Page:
Kevin Robbins
Kevin Robbins

a technicolor fantasy spectacle with douglas fairbanks jr giving his usual energetic performance in the title role. the sets and costumes here are slightly ridiculous and maureen o'hara doesn't look remotely like a middle eastern princess but it's all in good fun and walter slezak is highly entertaining as the villainous jamal. altho the acting is somewhat better here i miss harryhausen's amazing claymation creatures from the 70's

Stella Dallas
Stella Dallas

Super Reviewer


another flick based upon the prestigious arabian nights, and this time our swashbucking hero would be douglas fairbanks jr. who resurrects the archetyped glory of the first swashbuckler king douglas fairbanks sr. who ruled hollywood in the prosperous silent period. the tale is a fictional improvisatory tale on the eighth voyage of singbad discovering his royal heritage of gold treasure and an adventurous conquest of a iceberg queen-to-be. the palette of this flick is drenched in vivid colorfulness which transmutes an aura of gaudiness that takes some screen time to adapt into such blistering nuance, and such sharpness is manifested from the constumes of fairbanks toward the artificial blue sky. since it was one of the pioneering attempts of techicolor craftmanship, naturally it had some idiocyncrasy of experimental primitiveness. fairbanks' exhilaratingly dramatic performance also consumes some screen time to get customed into, and at the start his mischievousness borders on being histrionic, then later it emerges toward the surface that it is a swashbuckler flick! certainly all the characters have a particularly peculiar mode to conduct in those stereotyped roles, and fairbanks only enhances that legendariness as some relish, besides his sunny wide smile resminiscence fairbanks sr. who always gives his classic pirate grins. maurean o'hara is ravishing enough to always cast as any role of love interest. about the machurian-looking villain, evil jarmal, is played by german actor walter slezak who is also marvellously insidious in hitchcock's "lifeboat" as nazi. this time, he has a merchurian albony head which resembles ancient crooked chinese, and he still remains riveting in an eccentric role in such absurd scenario and laughable constume. "sinbad the sailor" is only second to conrad veidt's "thief from bagdad" which is so far the best swashbuckler in the backset of arabian nights, and the dashing male beauty of fairbanks jr. would be also eye candy for ladies in such lush old-hollywood production.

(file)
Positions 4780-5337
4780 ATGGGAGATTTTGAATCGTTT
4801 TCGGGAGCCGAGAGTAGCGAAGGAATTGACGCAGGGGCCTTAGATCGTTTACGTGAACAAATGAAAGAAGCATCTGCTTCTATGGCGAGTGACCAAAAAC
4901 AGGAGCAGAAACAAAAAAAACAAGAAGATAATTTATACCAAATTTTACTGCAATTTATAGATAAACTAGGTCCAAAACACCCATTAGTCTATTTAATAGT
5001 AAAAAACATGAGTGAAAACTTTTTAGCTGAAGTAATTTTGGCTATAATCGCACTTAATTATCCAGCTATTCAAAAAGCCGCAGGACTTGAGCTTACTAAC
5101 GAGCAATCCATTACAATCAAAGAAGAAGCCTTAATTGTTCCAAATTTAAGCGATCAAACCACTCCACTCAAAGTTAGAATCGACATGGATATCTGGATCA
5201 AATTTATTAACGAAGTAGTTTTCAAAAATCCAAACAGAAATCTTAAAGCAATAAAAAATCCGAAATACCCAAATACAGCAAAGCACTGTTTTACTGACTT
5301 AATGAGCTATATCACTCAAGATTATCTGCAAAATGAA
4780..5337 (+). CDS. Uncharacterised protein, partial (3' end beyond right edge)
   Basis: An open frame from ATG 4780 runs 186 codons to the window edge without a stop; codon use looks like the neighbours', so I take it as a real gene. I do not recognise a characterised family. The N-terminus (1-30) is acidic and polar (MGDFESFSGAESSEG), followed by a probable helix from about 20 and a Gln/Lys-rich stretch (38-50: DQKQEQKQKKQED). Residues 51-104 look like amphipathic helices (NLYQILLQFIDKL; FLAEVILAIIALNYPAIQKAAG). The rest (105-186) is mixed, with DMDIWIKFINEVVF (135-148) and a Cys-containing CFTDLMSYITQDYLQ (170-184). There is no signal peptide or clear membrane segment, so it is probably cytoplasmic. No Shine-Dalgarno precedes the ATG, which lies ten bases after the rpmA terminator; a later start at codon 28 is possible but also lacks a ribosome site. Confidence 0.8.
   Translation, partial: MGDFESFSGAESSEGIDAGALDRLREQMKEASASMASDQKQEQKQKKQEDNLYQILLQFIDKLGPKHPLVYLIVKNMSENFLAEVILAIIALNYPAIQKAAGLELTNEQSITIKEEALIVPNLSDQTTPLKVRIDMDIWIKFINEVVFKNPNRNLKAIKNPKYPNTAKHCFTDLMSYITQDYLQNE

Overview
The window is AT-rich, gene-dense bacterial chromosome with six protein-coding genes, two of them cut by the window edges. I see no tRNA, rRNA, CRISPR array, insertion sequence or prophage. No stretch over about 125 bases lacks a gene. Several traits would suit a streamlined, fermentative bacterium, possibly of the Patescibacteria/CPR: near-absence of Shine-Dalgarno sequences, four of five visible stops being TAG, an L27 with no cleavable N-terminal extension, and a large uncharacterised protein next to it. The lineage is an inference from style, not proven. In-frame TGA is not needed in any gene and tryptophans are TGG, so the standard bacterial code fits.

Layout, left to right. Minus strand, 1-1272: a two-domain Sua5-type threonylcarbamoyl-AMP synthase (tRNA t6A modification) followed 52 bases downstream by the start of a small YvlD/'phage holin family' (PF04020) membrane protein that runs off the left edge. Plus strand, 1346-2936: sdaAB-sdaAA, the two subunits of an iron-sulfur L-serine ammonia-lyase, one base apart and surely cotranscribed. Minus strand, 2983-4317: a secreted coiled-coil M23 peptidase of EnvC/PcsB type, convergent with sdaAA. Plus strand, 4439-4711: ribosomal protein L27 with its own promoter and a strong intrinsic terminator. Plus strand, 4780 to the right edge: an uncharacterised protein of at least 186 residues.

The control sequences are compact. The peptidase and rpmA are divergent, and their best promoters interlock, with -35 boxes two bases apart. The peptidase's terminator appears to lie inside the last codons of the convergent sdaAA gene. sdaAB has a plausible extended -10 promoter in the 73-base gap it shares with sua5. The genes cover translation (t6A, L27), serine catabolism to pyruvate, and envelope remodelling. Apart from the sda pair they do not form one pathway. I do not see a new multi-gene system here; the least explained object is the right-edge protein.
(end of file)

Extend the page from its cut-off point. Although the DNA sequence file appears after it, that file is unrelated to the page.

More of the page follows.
Veronique Kwak
Veronique Kwak

Super Reviewer